But, this is unlikely to happen on energy feeds such as wheat, citrus and sugar beet pulp until harvest pressure from new crop grain reduces.

US corn and soya crops are both forecast to produce high volumes, and the strong £ is helping to maintain both soya and maize gluten at competitive levels.

"World prices are expected to be more volatile due to relatively low stock levels and the increasing impact of Chicago grain and soya speculators, who have massive funds available to play the market," says Mr Stafford.

As for gluten, Mr Tremain says that at £84/t ex-Avonmouth through the winter, it looks good value. Citrus pulp is also keenly priced at £64/t, but make sure of the basis on which it is being supplied, he says. Most citrus pulp traded in the UK is guaranteed 95% orange, and that should be a minimum for palatability.

"There will be more cereal grains in cow diets this winter, both because of cost and the positive effect on milk proteins," says Mr Tremain.

Across the main commodities prices vary according to region and delivery charges, but maize gluten is in a range from £88 to £92/t for 25t tipped loads to farm and for a commitment through the winter, says Mr Forster. On the same basis, Hipro soya is £190/t ex port or £198-£199/t delivered.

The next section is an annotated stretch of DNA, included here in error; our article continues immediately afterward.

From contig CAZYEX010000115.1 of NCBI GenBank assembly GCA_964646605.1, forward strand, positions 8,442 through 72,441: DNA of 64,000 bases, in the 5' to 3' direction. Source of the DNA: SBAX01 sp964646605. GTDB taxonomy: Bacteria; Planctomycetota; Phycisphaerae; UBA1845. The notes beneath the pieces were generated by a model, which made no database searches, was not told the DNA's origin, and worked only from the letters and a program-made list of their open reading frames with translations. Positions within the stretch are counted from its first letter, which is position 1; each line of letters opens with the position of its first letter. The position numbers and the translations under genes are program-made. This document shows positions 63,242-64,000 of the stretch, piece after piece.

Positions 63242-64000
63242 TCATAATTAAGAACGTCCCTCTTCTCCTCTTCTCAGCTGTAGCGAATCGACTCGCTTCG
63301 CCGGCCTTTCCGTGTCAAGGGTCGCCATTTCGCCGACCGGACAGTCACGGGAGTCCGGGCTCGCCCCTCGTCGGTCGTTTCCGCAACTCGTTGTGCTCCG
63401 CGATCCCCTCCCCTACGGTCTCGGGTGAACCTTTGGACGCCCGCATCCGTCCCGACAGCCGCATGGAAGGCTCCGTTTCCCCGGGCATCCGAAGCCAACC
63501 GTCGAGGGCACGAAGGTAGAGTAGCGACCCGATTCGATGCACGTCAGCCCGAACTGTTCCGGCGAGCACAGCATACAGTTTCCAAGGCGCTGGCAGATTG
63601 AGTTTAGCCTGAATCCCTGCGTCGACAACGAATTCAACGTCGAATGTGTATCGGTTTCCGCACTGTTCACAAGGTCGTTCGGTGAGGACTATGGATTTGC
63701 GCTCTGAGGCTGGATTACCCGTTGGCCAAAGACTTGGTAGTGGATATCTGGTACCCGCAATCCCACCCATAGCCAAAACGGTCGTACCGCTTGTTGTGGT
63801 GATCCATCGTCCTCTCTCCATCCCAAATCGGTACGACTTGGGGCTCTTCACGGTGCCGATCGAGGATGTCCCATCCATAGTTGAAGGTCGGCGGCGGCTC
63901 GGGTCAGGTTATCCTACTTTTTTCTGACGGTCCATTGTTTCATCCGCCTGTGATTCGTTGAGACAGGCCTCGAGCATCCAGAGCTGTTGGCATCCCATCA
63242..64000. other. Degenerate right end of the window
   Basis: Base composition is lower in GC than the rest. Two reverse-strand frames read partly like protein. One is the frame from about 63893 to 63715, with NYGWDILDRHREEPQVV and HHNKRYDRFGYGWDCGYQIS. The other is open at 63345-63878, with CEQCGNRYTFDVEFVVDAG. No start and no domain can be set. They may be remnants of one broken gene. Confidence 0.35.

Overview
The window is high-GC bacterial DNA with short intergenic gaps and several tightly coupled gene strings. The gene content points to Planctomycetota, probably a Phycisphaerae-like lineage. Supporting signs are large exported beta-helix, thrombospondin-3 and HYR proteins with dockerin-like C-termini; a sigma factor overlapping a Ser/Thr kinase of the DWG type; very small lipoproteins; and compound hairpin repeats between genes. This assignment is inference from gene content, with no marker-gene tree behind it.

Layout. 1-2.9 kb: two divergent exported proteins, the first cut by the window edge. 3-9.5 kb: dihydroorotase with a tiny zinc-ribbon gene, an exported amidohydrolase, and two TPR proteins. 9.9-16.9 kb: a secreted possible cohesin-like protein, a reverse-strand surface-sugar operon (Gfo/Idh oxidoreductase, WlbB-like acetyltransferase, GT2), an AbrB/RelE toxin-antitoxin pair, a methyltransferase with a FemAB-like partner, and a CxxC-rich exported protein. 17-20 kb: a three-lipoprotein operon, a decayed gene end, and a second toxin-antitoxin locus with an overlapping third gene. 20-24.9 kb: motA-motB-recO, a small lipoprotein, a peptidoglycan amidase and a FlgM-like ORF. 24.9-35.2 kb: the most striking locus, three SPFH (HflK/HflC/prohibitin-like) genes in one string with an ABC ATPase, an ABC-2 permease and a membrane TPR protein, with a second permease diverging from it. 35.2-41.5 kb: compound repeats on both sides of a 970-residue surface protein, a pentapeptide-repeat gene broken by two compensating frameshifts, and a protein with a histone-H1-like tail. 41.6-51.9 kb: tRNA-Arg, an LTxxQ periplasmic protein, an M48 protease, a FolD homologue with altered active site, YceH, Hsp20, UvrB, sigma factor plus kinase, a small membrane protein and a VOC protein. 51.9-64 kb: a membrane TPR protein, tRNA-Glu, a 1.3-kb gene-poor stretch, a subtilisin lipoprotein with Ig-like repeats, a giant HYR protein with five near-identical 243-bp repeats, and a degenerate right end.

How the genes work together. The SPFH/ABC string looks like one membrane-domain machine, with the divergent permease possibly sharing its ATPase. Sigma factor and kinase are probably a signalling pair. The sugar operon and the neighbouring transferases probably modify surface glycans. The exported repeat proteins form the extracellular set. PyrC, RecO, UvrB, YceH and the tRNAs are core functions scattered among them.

All old crop soya prices (July to October) have firmed due to strong demand from Europe, China and the Pacific Rim.

New crop comes into Europe in November; future prices will depend on weather in the next two weeks, the critical stage of plant development, currency changes and demand from other world buyers. Potential remains for a bumper North American crop.

Meal and pellets.

Home produced rapemeal is £102-104/t delivered and citrus pellets are priced from £70/t delivered, with sunflower pellets at £88/t.

Home produced sugar beet pulp prices have recently been released, putting this feed on to farm at a typical price of £83-£88/t, depending on proximity to the factory, for a commitment through the winter.

For those with a short haul from the maltings, wet brewers grains can be bought for about £16/t spot, depending on the region. Winter prices are expected to be about £20-22/t delivered.